The Museum is currently preparing new displays from its collection of British birds, which will highlight their adaptations to different environments and the problems of conserving them in the face of changing land use and climate. I’ve been helping a bit with editing the text to go on the panels in each case.
One of the joys and frustrations of the English language is that it develops not by any kind of logic or grammatical imperative, but through long cultural usage. Our relationship with the natural world is just one example of such a cultural influence.
I asked innocently why the plural of oystercatcher is oystercatchers, while knot, dunlin, redshank and snipe, even if they congregate in thousands, seem happy to make do without a terminal ‘s’. My reliable informant, Andy Gosler of Oxford’s Edward Grey Institute of Field Ornithology, explained that ‘quarry species’ – those that are or were hunted for food – traditionally don’t take an ‘s’ in the plural. Hence pheasant, partridge, grouse etc.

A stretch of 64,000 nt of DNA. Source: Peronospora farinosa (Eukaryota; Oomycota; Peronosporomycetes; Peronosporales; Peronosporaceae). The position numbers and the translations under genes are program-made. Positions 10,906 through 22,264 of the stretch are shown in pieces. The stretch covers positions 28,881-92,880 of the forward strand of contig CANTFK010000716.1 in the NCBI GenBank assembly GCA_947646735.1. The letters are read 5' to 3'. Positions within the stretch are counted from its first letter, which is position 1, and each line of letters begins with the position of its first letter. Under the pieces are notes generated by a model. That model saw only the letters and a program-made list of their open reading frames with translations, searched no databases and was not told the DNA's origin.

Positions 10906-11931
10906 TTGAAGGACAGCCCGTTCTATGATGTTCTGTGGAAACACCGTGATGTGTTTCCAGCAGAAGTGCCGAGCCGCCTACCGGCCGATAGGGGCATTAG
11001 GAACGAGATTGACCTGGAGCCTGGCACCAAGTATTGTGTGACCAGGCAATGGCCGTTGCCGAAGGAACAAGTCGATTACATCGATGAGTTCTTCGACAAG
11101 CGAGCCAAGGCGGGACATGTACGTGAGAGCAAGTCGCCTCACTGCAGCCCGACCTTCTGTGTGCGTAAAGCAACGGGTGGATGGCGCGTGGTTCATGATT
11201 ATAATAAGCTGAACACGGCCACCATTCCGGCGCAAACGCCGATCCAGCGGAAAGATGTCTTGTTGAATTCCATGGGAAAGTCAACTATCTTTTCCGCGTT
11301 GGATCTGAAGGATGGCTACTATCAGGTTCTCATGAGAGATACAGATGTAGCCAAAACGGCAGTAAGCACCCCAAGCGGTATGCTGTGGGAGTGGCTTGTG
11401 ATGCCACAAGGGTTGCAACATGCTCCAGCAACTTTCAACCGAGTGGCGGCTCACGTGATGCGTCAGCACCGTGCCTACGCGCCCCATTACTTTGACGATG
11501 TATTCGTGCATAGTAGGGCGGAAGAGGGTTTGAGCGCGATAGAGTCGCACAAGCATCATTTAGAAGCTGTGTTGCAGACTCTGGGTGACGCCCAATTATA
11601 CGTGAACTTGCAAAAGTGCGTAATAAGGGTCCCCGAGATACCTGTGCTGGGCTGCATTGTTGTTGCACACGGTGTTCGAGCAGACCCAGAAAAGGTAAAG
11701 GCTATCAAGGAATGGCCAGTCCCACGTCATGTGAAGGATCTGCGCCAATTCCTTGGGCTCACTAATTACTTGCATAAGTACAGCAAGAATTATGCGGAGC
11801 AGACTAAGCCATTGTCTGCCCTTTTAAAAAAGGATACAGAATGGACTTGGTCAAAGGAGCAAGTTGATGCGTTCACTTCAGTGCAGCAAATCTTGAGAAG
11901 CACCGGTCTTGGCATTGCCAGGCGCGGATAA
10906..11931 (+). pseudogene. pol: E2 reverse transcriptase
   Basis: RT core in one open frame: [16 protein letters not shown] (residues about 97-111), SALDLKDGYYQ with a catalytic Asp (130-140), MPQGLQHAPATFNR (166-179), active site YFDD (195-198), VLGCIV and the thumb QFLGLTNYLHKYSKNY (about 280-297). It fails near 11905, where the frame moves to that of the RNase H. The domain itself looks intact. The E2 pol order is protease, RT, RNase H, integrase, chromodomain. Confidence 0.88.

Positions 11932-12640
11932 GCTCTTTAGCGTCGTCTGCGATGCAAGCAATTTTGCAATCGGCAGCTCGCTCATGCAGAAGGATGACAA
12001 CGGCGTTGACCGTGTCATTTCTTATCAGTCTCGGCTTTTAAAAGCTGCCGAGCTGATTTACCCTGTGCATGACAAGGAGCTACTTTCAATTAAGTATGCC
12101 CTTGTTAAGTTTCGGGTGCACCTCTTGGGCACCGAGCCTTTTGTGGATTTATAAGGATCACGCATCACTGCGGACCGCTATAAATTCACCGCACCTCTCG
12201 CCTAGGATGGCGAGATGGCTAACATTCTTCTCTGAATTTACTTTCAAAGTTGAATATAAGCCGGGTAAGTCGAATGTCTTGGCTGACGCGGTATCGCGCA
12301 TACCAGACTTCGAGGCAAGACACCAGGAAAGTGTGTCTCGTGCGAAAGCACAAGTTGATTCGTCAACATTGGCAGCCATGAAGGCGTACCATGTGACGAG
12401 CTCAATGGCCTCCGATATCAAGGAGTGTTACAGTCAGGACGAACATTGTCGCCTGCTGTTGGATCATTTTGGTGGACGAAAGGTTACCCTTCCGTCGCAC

This got me thinking about examples outside the bird class. Sheep never take an ‘s’, goats do. Horses do unless they are part of an army, in which case they become ‘a troop of horse’ as in King Lear. (Humans were not exempt from military singularity – they might belong to a ‘regiment of foot’.) Deer, antelope, gazelle and wildebeest don’t – presumably the quarry criterion again. Elephant(s) and zebra(s) seem undecided on the matter.
Context seems to play a part. You might go hunting for rabbit, but if lagomorphs invaded your garden you would complain that rabbits had eaten your lettuces.
Which brings us back to the birds. Ducks are a can of worms. Pochard, widgeon, teal, but shelducks and shovelers. Mallard(s) can go either way. Most of the waders actually sound fine with an ‘s’ (see my earlier post on redshanks, which I remember caused me anxiety on this point), and sources are inconsistent. Curlews, godwits and plovers all fall comfortably on my English ear.
But I think we are stuck with snipe and grouse.